The government has finally agreed to amend legislation allowing 24 Powertrain workers in Longbridge to pursue claims for compensation following their contracting extrinsic allergic alveolitis.
The Transport and General Workers Union has finally won a four-year battle which started in March 2003 when an unusual number of occupational asthma was reported at the Longbridge factory.
One hundred and one workers were affected including 24 with extrinsic allergic alveolitis, the Health and Safety Executive revealed.
Transport union regional organiser John Walsh welcomes the decision: "We have at last changed the law - these were people who lot their jobs and for some, also their health."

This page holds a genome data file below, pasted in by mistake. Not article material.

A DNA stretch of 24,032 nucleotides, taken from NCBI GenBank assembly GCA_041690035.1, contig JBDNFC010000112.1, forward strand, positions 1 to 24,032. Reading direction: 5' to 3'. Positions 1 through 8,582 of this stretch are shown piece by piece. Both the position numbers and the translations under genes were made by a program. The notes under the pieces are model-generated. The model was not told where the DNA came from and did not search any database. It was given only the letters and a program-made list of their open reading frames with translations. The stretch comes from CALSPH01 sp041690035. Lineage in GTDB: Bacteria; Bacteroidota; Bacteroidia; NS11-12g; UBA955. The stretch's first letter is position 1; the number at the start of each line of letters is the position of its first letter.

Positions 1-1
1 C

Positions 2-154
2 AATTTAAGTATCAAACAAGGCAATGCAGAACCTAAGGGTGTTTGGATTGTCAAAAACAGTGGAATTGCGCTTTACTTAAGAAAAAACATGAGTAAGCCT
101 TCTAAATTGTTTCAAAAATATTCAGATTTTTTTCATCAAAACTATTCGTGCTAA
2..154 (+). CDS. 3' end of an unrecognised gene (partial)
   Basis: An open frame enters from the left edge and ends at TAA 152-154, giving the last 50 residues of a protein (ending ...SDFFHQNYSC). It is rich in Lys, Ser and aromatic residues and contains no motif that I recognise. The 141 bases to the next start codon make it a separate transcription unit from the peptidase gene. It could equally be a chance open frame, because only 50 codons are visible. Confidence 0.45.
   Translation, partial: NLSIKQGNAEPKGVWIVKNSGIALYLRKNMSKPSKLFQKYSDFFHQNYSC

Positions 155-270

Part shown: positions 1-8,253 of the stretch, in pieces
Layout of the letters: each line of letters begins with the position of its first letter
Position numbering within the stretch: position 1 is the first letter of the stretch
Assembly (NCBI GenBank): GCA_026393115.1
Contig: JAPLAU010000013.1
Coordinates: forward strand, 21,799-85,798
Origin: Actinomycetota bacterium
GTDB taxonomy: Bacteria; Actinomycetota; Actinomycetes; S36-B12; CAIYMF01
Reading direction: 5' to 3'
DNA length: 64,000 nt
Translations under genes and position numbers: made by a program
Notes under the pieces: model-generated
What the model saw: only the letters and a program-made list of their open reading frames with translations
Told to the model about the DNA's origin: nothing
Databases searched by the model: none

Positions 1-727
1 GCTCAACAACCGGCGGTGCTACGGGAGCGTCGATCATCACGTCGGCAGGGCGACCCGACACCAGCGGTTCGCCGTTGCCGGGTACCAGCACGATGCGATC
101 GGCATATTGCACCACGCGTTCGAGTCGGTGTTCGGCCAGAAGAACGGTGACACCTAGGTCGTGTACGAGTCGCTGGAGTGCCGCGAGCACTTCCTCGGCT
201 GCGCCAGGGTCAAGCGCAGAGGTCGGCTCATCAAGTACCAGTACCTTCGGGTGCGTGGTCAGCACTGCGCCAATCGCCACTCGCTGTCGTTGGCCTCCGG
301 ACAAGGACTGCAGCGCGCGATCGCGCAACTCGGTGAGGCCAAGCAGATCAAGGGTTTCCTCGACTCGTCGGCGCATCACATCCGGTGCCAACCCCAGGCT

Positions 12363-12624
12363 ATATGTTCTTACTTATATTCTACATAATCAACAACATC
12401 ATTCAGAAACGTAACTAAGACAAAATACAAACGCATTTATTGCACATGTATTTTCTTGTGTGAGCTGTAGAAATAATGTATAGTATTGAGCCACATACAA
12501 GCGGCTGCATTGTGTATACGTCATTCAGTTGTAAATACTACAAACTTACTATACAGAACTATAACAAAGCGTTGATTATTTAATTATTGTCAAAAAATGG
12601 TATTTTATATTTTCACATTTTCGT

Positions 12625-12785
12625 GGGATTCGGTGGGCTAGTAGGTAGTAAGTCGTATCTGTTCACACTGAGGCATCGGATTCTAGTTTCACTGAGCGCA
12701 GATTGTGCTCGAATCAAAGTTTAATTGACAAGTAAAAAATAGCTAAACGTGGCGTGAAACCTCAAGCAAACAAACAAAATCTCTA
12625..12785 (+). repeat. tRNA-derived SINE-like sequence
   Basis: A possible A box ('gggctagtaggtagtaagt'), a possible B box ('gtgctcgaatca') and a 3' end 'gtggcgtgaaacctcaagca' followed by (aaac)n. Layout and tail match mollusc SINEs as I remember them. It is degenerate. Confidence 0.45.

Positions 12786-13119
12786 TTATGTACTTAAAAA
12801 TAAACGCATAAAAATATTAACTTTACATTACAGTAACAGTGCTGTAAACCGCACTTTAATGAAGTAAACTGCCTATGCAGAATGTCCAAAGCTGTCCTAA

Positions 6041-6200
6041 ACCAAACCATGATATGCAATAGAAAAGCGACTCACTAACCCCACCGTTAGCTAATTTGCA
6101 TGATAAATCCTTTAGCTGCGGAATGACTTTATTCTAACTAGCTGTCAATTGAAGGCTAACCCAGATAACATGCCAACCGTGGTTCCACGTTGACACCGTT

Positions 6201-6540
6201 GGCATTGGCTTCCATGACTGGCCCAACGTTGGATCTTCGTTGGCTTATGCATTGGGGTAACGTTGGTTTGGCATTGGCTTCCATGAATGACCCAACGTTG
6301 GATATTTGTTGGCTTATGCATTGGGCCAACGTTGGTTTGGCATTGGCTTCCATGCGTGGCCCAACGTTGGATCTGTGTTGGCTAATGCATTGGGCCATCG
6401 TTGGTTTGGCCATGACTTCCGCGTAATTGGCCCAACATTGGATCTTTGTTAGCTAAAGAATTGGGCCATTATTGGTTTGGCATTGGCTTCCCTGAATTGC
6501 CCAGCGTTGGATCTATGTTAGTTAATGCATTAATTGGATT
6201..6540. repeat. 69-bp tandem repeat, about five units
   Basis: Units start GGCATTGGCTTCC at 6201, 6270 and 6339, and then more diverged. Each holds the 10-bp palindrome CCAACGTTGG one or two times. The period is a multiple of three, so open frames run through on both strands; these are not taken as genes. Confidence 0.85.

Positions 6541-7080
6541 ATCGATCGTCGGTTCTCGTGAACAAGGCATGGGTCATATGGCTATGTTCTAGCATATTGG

The HSE had discovered in 2006 that the disease had been caused by mist from metal-working machines.
Unions are expecting to recover as much as £4 million in compensation through civil action.
Powertrain makes engines for MG Rover cars, whose insurers are also being asked to pay personal injury claims of occupational asthma by the Transport and General Workers Union.